Treasury Shares

Profession:Herbert Smith
 
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The DTI has published its final draft regulations allowing companies to buy, hold and re-sell their own listed shares.

The DTI has published the final draft of The Companies (Acquisition of Own Shares) (Treasury Shares) Regulations 2003. When implemented, these Regulations will allow listed and AIM companies to buy, hold and re-sell their own listed shares amounting to up to 10% of their issued shares. Shares held by the company in this way are referred to as treasury shares.

The DTI intends the Regulations to be laid before Parliament in Spring 2003 and come into force towards the end of July, at the same time as the Finance Bill. It has indicated that it does not anticipate any further substantive changes will be made to the Regulations before they are enacted.

Potential benefits

The DTI hopes that treasury shares will provide a simpler and cheaper mechanism for companies to make small adjustments to their share capital. However it is unclear whether the sale of treasury shares will be achieved more cheaply and easily than an equivalent issue of new shares. The main costs of issuing new shares are management and selling commissions and underwriting costs. These costs are market driven and, depending on how market practice develops, may also apply to a sale of shares from treasury.

Companies will be able to hold shares required for awards under most types of employee share schemes as treasury shares, rather than using employee benefit trusts. This may reduce the costs connected with running employee share schemes. The treatment of distributable profits on a sale of treasury shares may offer advantages over the treatment of distributable profits on a buy back, cancellation and later re-issue of new shares. This is discussed in more detail below.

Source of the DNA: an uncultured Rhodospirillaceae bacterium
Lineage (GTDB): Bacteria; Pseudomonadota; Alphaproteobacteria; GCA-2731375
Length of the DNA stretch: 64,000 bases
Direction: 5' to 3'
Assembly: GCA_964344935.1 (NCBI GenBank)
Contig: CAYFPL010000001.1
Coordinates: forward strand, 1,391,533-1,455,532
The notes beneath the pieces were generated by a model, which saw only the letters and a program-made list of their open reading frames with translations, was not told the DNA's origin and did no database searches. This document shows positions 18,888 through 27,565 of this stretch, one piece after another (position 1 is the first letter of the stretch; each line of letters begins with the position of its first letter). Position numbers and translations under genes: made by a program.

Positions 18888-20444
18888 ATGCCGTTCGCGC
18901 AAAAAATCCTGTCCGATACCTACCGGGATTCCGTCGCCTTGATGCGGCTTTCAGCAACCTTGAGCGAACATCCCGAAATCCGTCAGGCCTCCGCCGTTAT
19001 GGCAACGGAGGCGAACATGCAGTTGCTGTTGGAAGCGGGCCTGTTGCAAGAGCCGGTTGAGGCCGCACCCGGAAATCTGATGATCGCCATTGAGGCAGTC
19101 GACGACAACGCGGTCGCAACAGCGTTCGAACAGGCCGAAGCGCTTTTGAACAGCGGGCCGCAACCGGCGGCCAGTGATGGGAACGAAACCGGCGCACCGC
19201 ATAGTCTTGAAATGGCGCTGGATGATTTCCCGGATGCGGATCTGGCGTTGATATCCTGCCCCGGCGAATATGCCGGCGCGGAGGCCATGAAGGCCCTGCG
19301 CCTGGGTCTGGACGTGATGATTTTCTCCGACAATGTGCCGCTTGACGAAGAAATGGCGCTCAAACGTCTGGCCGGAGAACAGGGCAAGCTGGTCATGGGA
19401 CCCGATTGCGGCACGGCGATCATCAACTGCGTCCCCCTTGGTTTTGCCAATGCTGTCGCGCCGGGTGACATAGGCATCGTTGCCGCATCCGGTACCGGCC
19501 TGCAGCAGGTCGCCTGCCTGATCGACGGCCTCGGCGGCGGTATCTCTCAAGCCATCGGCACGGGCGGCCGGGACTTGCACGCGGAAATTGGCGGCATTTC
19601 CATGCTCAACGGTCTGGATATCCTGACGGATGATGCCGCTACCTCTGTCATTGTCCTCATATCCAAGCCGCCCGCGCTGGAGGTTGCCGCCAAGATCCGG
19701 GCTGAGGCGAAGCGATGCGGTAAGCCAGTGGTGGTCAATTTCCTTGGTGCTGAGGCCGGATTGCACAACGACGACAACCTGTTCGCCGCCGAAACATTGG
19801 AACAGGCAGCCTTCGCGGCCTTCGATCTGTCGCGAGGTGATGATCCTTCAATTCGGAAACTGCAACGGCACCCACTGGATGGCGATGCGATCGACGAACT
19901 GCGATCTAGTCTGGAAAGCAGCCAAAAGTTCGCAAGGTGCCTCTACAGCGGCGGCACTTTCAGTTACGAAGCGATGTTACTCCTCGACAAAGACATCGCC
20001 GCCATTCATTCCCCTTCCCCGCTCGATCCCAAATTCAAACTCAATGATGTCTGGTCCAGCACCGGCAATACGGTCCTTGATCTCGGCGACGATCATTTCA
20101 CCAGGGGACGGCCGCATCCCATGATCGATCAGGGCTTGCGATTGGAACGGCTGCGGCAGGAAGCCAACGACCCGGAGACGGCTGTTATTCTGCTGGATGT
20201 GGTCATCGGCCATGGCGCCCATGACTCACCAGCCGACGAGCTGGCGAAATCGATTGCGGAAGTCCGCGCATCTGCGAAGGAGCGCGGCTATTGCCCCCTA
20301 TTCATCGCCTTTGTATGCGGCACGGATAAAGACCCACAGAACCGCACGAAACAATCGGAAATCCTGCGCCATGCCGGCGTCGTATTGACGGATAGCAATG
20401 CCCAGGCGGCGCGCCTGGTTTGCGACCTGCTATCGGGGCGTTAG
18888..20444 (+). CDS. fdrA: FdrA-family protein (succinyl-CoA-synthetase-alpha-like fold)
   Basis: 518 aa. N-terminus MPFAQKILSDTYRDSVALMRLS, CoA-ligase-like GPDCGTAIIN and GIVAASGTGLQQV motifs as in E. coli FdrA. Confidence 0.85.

Key features of treasury shares

The Regulations only apply to "qualifying shares". Broadly "qualifying shares" are shares listed on the Official List, AIM or a regulated market or official list of an EEA state. They do not apply to any other type of shares. If unlisted companies, including subsidiaries of listed companies, acquire their own shares the shares will still have to be cancelled.

The aggregate nominal value of shares a company holds in treasury may not exceed 10% of its issued share capital, or where the company has different classes of shares, 10% of such class of shares.

Pre-emption rights apply to the sale by a company of its treasury shares in the same way as they apply to an allotment of new shares. These pre-emption rights may be disapplied by the company's articles or by special resolution.

Treasury shares may not be sold for non-cash consideration and cannot therefore be used as an "acquisition currency". A company may sell its treasury shares for cash, transfer them for the purposes of an employee share scheme or cancel them.

Shares to be held in treasury must be bought out of distributable profits of the company, not the proceeds of a fresh issue of shares.

There are no restrictions on the types of shares that can be treasury shares, subject to the shares being qualifying shares. For example, preference shares or redeemable shares may be held in treasury.

Shareholder rights attaching to treasury shares will be suspended for as long as the shares are held in treasury. This includes rights to attend and vote at meetings and pre-emption rights under a rights issue.

Treasury shares, whilst held in treasury, will not attract dividends or any distribution of the assets of the company on a winding up. However, they will still attract any issue of fully paid bonus shares, and if the shares are redeemable, be eligible for redemption.

The Regulations do not change the procedures companies must follow to permit the buy back of their own shares. The existing...

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